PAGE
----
70. VARIO (V.O.) You go with Jimmy, instead. Get away for a few days. Relax.

  71. VARIO (V.O.) Enjoy yourselves. Have a good time. Then, when you get back Monday, you go home to Karen.

  72. They must really feed each other to the lions down there, because the guy gave the money right up and we got to spend the rest of the weekend at the track. (pause and genuine shock) But then, I couldn't believe what happened.

  73. When we got home, we were all over the newspapers. At first, I didn't even know why we got picked up.

  74. Then, I found out, that the guy we roughed up turned out to have a sister working as a typist for the FBI.

  75. Who could believe it? Of all the fucking people. She gave up everybody. Jimmy. Me. Even her brother.

  76. It took the jury six hours to bring us in guilty. The judge gave Jimmy and me ten years like he was giving away candy.

  77. Dinner was always a big thing. We had a pasta course and then meat or fish. Paulie did the prep work. He was doing a year for contempt and he had a system for doing garlic. He used a razor and he sliced it so thin it used to liquify in the pan with a little oil.

  78. Vinnie was in charge of the tomato sauce. I felt he put in too many onions, but it was a good sauce anyway.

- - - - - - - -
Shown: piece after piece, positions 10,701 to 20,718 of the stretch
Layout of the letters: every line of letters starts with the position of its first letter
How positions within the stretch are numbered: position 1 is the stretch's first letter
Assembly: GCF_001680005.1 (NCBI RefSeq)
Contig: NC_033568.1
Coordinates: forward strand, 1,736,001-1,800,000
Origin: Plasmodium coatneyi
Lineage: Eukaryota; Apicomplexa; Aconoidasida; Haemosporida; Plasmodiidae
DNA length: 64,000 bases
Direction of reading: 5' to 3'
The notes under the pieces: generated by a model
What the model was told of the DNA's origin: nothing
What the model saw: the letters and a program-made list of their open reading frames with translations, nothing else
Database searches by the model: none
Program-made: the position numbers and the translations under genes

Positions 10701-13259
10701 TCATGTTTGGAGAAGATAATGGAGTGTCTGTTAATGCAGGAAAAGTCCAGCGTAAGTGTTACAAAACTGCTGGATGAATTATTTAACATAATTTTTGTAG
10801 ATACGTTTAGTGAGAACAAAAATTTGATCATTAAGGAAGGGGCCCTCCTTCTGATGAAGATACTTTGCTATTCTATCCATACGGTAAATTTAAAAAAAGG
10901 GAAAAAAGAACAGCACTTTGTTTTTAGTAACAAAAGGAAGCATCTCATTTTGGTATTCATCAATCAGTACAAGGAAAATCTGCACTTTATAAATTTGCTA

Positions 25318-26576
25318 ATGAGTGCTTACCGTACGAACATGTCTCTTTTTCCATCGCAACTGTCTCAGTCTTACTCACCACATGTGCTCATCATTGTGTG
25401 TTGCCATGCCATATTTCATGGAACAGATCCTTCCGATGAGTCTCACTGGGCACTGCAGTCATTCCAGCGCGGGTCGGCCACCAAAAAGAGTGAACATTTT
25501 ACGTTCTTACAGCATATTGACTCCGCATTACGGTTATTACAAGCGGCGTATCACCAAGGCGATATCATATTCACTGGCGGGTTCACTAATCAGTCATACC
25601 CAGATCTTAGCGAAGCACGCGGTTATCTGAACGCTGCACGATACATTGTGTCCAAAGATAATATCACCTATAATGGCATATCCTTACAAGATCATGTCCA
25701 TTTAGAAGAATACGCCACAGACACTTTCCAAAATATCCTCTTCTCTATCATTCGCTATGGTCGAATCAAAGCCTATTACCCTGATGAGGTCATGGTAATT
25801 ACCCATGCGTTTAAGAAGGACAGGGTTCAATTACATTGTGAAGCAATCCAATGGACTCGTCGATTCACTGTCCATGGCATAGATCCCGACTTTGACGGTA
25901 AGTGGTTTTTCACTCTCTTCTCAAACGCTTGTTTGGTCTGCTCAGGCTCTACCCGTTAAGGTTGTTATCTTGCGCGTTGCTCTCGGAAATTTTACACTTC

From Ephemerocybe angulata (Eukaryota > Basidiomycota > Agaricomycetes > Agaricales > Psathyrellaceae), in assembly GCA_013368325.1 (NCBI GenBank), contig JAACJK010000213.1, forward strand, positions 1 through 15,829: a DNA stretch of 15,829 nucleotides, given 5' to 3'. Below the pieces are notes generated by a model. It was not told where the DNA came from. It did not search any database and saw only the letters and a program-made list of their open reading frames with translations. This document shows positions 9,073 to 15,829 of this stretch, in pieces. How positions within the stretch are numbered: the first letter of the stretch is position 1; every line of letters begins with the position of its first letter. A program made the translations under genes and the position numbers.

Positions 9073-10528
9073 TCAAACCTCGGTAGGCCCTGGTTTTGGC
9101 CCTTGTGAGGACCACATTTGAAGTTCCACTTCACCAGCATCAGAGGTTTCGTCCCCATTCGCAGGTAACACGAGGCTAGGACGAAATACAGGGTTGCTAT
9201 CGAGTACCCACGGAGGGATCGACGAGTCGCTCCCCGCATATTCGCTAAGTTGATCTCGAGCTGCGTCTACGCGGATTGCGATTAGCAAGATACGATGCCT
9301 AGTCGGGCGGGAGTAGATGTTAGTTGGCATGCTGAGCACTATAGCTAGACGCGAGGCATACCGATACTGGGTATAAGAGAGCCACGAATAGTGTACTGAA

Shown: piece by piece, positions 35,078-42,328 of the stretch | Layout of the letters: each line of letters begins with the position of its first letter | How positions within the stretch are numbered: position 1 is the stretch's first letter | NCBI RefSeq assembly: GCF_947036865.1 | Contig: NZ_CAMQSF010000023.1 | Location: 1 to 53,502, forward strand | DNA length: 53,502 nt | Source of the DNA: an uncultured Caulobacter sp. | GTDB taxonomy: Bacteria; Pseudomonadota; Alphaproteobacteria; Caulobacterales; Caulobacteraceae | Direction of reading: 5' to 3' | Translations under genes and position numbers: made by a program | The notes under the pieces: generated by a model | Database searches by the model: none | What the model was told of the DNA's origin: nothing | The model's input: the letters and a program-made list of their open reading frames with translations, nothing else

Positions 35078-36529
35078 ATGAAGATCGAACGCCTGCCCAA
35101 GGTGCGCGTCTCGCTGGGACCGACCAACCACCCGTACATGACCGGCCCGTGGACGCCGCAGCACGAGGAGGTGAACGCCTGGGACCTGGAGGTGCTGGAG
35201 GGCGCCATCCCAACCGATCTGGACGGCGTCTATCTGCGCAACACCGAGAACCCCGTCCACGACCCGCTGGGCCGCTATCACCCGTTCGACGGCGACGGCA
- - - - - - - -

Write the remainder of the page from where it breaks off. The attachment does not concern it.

79. Johnny Dio did the meat. He didn't have a broiler, so Johnny did everything in pans. He smelled up the joint something awful and the hacks used to die.

  80. Everybody else in the joint was doing real time, all mixed together, living like pigs.

  81. We lived alone, we owned the joint. Even those hacks who we couldn't bribe would never rat on the guys who did.

  82. It took me about a week of sneaking around before I could unload the Pittsburgh stuff without Paulie finding out. But when I did, it was a real score. I started using Robin's place to mix the stuff and even with Robin's snorting more than she mixed, I could see this was a good business. I made twelve thousand dollars in my second week and I had a down-payment on my house. All I had to do was every once in a while, tell Robin I loved her.

  83. It was perfect. As long as I kept getting the stuff from Pittsburgh, I knew Paulie would never find out. But within a couple of weeks it got to be so big I needed help. I got Jimmy and Tommy to come in with me.

  84. And these are the guys.

  85. Tommy and Sepe were going to grab the outside guard and make him get us in the front door.

  86. Frenchy and

  87. Joe Buddha had to round up the workers.

  88. Fat Louis had to keep than tied up and away from alarms.

  89. Even Stacks got in on it. He was supposed to steal the panel truck and afterwards compact it by a friend of ours in Jersey.